Faster Forward: Hulu Plus coming to TiVo, Roku boxes this fall

By Rob Pegoraro
Tuesday, September 28, 2010; 3:53 PM

Hulu Plus--the still-invitation-only, $9.99/month service that Hulu launched this summer--will bring its catalogue of current and vintage TV shows to TiVo Premiere digital video recorders and Roku's Internet media receivers sometime this fall.

On TiVo's $299.99 Premiere and $499.99 Premiere XL DVRs, Hulu Plus will join an array of name-brand video sources, built around streaming services from Amazon, Netflix and Blockbuster. But Hulu Plus may also seem redundant to TiVo owners who maintain pay-TV subscriptions--the whole point of buying a TiVo and paying its monthly fees has been making it easy to catch up on shows you missed.

For viewers who have been thinking of dumping their cable or satellite subscriptions, Hulu's upcoming arrival on Roku's $59.99, $79.99 and $99.99 players may be bigger news.

Roku been more aggressive than TiVo at signing up Web content partners--for example, it added last summer--and its players also don't require any monthly fee.

Hulu Plus is already available for Apple's iPhone and iPad, some Samsung HDTVS and Blu-ray players, and Sony's PlayStation 3 game console. It's supposed to come to Sony and Vizo TVs and Blu-ray players this fall--which is also when Hulu, partially owned by NBC Universal, News Corp. and The Walt Disney Company, expects to open the service to the public. Hulu Plus will then arrive on the Xbox 360 early next year.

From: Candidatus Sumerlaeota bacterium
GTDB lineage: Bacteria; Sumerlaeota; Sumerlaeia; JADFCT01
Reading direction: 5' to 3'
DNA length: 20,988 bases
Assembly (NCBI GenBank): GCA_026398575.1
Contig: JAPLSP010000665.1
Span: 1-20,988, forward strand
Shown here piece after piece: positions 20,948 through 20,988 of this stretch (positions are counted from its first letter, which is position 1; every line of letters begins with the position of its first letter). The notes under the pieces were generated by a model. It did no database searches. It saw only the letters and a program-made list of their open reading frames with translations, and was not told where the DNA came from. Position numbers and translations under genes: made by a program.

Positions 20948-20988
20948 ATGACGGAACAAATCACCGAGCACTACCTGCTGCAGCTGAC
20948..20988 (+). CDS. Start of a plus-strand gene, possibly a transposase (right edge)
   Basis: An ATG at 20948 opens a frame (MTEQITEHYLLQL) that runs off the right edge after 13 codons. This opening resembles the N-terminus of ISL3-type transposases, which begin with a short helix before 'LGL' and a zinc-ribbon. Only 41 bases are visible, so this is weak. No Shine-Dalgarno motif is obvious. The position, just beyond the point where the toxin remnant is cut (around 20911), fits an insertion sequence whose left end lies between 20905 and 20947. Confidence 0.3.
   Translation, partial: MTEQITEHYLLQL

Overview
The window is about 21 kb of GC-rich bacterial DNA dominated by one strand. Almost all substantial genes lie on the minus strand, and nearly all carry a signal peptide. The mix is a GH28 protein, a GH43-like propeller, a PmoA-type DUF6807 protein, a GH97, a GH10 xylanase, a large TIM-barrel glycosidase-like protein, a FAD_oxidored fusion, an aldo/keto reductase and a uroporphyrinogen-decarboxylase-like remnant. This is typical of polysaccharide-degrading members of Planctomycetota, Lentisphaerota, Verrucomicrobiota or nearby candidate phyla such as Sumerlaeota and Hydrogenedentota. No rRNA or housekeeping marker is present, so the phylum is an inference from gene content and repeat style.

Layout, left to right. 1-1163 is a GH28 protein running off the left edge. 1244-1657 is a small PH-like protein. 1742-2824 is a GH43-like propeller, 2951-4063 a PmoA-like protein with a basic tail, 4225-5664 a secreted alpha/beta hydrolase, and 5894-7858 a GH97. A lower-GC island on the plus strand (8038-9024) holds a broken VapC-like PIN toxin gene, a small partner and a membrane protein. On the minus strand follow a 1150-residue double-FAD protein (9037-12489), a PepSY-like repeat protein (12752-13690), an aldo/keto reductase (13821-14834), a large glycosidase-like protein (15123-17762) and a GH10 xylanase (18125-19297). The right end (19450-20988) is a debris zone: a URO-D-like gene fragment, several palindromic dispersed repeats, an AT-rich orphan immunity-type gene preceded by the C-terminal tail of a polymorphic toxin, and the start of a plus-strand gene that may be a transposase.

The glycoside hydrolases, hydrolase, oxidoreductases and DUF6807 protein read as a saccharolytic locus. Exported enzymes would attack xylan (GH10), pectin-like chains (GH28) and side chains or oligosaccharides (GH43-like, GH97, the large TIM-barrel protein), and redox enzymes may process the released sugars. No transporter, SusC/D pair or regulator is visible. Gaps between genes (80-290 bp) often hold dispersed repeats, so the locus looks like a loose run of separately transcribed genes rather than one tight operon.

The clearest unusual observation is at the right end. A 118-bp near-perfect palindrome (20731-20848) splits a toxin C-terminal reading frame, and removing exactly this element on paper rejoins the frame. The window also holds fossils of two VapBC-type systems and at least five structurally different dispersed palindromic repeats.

But what about two of the most-hyped Internet-video-on-TV solutions, Apple's revived Apple TV and Google's Google TV software? Getting shut out of Hulu Plus could set back both products.

But Apple's $99 box looks more vulnerable, thanks to its limited menu of content sources. Without the $10/month option of Hulu Plus, buyers of the Apple TV will be looking at renting individual (commercial-free) episodes at 99 cents each off the iTunes Store--and they'll be limited to Fox and ABC series for now, as other networks have yet to take Apple up on this deal. For everything else, they'll have to wait until shows make their way to Netflix's streaming catalogue later on.

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